A very popular formula for calculation of sample size is:

𝑠𝑎𝑚𝑝𝑙𝑒𝑠𝑖𝑧𝑒 = 𝑁𝑥𝑧 ! (1 − 𝑃)

𝑁𝑥𝐸 ! + 𝑧 ! 𝑥 (1 − 𝑃)


N = Total registered voters (3,374,258)

P = Heterogeneity score: (0.5, most conservative)

E = Margin of error (0.1%, higher than the usual but still tight enough)

Z = z-score of Confidence level (99 %; 2.58)

𝑠𝑎𝑚𝑝𝑙𝑒𝑠𝑖𝑧𝑒 = 3,374,258 𝑥 2.58! 0.5(1 − 0.5)

3,374,258 𝑥 0.001! + 2.58! 𝑥 0.5(1 − 0.5) = 1,114,471

The ideal sample size should have been 1,114,471 voters, and if there are 300 voters per polling station, then the PVT should have surveyed 3,715 polling stations. However, resource limitations would not easily allow polling such large number of stations. It is acceptable to increase the ME to 0.2%. This should result in 1,235 polling stations. NEW sampled only 750 stations. By polling only this number of stations, under sampling may have occurred which could have led to unreliable results. New needs to explain to the people of Sierra Leone what parameters were used in deciding the sample size and why were these parameters used.

The second source of doubt should be the margin of error published by NEW. Let’s assume for arguments sake that NEW used the most conservative parameters in arriving at their 750-sample size. That is, they used 99% confidence level and a heterogeneity score of about 0.5 (the most competitive). The formula for calculating the Margin of Error is:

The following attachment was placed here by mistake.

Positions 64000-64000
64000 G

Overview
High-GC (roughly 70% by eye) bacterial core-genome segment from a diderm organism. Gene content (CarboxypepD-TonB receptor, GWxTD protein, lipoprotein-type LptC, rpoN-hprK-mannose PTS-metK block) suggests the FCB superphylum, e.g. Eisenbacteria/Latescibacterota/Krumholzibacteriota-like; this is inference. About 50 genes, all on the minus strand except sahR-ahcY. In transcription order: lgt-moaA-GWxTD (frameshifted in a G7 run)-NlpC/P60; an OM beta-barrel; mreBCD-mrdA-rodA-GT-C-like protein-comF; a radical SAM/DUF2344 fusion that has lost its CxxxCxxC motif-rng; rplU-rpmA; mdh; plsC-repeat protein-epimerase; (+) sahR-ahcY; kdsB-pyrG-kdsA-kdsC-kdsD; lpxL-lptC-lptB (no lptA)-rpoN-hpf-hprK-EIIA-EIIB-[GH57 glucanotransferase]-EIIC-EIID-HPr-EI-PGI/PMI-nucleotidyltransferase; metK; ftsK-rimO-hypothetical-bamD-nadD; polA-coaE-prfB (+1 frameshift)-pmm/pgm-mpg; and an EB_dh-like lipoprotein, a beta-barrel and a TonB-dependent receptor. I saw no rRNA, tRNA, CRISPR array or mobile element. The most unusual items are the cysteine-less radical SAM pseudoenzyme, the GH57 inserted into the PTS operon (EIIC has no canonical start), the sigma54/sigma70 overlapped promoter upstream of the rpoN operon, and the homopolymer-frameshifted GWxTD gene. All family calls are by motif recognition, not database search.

𝑀𝐸 =   ?(1 − 𝑃)                                                         √𝑛

Where P = 0.5 (degree of heterogeneity); n = 750 (sample size); z = 2.58 (z-score of 99% confidence level)

𝑀𝐸 = 2.58  ?0.5(1 − 0.5)

√750 = 0.047 𝑜𝑟 4.71%

NEW’s point score for the SLPP candidate is 50.4. With this margin of error, the president’s 99% confidence interval would be 45.69 – 55.11 putting the president in an outright winning range. By reducing the margin of error to 2.7 (which must be explained by NEW), outright winning was unachievable for the president. The people of Sierra Leone have the right to know how NEW arrived at 1.7 or 2.7 margin of error for their analyses.

Third source of doubt is the selection of the 750 polling selections. A major decision is determining the most appropriate type of random sample during the PVT process. A NEW executive was forced to announce the distribution of stations polled on air on Monday July 3rd. Looking at the numbers, the stations were distributed perfectly by share of registered voters. Way too perfectly! The issue of distribution remains, however. Take for instance Kenema district and Kenema town. Results from a

poll from Nyandeyama will be a lot different from another random poll from GorahunTunkia. The urban settlements are more diverse and the rural settlements more homogenous. This can be settled with a disclosure of the exact polling stations sampled. In other words, providing the people of Sierra Leone the raw data with polling station identifiers. Another issue is the heterogeneity of the districts. The districts are not equally competitive. To have an accurate data, a competitive district must have higher number of stations compared less competitive district even if both districts have equal number of registered voters. For example, whereas 10 polling stations in Bombali can capture the sentiments of the entire district, more polling stations will be needed to fully capture the diverse opinions of the people of Kambia district. This Limits generalization of the NEW results.